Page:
Last week, I promised an evaluation of the electoral prospects for Republicans based on each of four potential paths forward for the party. I’ll return to that topic next week, but this week, the failure of enough Senate Republicans to join all 50 Democrats and convict Trump in his impeachment trial for incitement to insurrection merits our attention.
Let’s first dispense with the notion that the various defenses offered of Trump here carry water. One objection (over which there was a vote) pertained to the idea that it is unconstitutional to impeach a former president. First, it was Mitch McConnell’s own obstructionism that resulted in the trial being held after Biden’s inauguration rather than before. Second, it should be obvious that if the Senate cannot try a former president for impeachment, a president could conduct all manner of impeachable offenses immediately before his successor’s inauguration.
A second objection is that Trump’s speech at the rally (before the attack on the Capitol) is protected by the first amendment. This objection is both an act of goalpost-shifting and specious on the merits. Trump’s speech at the rally was only a small piece of the argument that Trump should be convicted. The argument involved Trump’s many public statements leading up to the rally, his involvement in planning the rally, his statements at the rally, his statements later that day, his action (or inaction) during the attack on the Capitol, and his utter lack of remorse.
Moreover, criminal offense isn’t the bar that needs to be cleared for impeachment. Ask yourself, would the attack on the Capitol happened but for the actions of Donald Trump? The clear answer is no. Had he not propagated for months the big lie—that the election was stolen—there would have been no attack. Had he not told his supporters to go to the Capitol at the rally, there would have been no attack. Had he told his supporters not to enter the Capitol, there would have been no attack.
At innumerable moments between Election Day and January 6th, Trump could have prevented a grievous and deadly assault on American democracy. The case for impeachment is that 1) not only did he not prevent this assault on American democracy, 2) he countenanced it, supported it, and reveled in it. There need not be criminal conduct for this to be evidence that Trump failed to uphold his oath to protect and defend the Constitution of the United States of America.
Confronted with this reality, only 7 Republican Senators were willing to acknowledge the obvious truth before our eyes: Mitt Romney, Susan Collins, Lisa Murkowski, Richard Burr, Pat Toomey, Bill Cassidy, and Ben Sasse. 43 of their colleagues were content to perpetuate the gaslighting of America by sustaining the fiction that Donald Trump ever had the best interests of Americans at heart.
These 43 fall into two camps: the cowards and the fascists. The cowards are those (like Mitch McConnell) who believe that Trump did wrong, but pretend to believe that there was some technical reason to vote against convicted him. They are too afraid of their own voters and the potential loss of power to make a full break with Trump. The fascists are those (like Ted Cruz and Josh Hawley) who believe that no form of Democratic governance is legitimate. They believe that Democrats win only when elections are corrupt and no form or amount of Democratic governance is legitimate. They believe power itself is more important than the democratic process.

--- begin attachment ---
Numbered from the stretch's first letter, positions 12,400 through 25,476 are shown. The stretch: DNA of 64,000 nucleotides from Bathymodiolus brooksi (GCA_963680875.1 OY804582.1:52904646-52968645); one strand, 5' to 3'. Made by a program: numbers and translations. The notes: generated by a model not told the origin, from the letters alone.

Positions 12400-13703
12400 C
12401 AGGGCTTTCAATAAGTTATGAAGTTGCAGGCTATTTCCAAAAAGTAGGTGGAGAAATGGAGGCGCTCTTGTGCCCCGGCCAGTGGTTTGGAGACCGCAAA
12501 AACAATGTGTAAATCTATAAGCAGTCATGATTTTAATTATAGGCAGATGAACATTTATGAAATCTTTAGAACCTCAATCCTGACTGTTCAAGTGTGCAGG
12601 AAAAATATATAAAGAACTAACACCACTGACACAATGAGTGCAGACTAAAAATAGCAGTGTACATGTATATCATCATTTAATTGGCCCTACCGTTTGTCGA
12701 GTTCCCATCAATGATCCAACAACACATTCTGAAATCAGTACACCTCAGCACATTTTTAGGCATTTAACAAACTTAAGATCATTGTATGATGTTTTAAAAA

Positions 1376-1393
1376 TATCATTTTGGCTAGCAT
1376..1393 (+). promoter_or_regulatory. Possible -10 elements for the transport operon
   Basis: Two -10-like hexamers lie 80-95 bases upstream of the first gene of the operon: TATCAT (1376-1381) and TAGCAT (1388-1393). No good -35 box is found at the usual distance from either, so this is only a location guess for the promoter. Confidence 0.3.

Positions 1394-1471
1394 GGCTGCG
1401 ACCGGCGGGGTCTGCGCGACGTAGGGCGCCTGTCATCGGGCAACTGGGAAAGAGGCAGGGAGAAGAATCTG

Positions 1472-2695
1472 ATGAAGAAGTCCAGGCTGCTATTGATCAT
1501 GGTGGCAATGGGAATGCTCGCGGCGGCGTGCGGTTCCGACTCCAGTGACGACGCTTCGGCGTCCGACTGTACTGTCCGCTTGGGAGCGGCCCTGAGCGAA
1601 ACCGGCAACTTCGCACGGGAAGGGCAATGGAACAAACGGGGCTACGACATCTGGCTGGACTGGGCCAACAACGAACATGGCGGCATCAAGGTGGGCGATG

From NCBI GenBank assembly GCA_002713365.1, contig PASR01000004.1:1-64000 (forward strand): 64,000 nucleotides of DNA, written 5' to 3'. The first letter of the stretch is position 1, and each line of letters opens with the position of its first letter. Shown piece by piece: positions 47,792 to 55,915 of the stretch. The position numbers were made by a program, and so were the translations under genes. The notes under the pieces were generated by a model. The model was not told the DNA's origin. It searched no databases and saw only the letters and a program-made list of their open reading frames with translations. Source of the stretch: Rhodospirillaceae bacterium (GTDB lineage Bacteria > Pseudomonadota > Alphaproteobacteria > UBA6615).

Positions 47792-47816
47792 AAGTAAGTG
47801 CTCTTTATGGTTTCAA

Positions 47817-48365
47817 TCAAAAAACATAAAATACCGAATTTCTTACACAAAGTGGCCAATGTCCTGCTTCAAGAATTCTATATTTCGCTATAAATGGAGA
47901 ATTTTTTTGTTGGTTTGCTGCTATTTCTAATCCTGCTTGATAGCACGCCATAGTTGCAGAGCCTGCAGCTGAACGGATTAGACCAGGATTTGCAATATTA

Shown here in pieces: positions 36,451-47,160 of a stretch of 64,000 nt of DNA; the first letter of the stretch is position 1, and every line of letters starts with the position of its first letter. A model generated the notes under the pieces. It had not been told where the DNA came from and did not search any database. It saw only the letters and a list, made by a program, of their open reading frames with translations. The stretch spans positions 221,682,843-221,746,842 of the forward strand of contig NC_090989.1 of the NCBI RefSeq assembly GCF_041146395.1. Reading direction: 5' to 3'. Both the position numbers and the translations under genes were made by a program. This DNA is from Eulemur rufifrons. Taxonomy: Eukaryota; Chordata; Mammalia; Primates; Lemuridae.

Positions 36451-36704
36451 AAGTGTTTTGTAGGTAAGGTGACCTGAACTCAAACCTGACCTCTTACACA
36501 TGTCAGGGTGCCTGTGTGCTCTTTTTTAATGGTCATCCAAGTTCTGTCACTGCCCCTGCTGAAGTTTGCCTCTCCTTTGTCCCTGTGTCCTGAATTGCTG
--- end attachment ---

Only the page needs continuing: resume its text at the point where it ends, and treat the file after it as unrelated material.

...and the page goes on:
Both the cowards and the fascists believe that their electoral prospects are better in a future with Trump than a future without him. It is our obligation to remind voters in every one of their elections henceforth that they betrayed their country for power.
The performance of the Democratic House impeachment managers should not go without commendation. Their arguments and presentation of the facts were exceptional. Jamie Raskin (MD), Joe Neguse (CA), and Stacey Plaskett (Delegate from the US Virgin Islands) stood out as particularly fine prosecutors in the case, but the entire team performed admirably. It’s difficult to imagine an alternative version where some different presentation of the facts would have resulted in conviction. Republican Senators simply wouldn’t have let that happen.
It is still possible that criminal or civil proceedings will find Trump guilty of any one of a number of different crimes related to the insurrection. If you are looking for further reasons for optimism, David Frum’s piece in The Atlantic makes the case that the bipartisan nature of the vote (and not just from known Trump detractors like Romney and Murkowski) undermines Trump’s ability to make a political comeback. And Frum, coming as he does from the center-right, remains optimistic that Trump’s role moving forward will be of “party-wrecker” rather than kingmaker. I’m skeptical.
A few weeks ago, I wrote about 6 potential ways to prevent the next coup. Option 1 (removing pro-coup elected officials) is clearly off the table. A majority of the Republican Party is pro-coup. That means Democrats must refocus on the things they can control: implementing electoral reforms (HR1), rebalancing national political power (DC and PR statehood), and passing popular legislation that attracts more voters ($1.9T stimulus package).
If you read anything this week, I recommend a pairing of two pieces. First, read Vann Newkirk in The Atlantic, on the history of the Voting Rights Act. Then, read Ari Berman in Mother Jones on what he calls, “the most concerted effort to roll back voting rights in decades.”
At The Cut, Madeleine Aggeler documents a rise in anti-Asian hate crimes.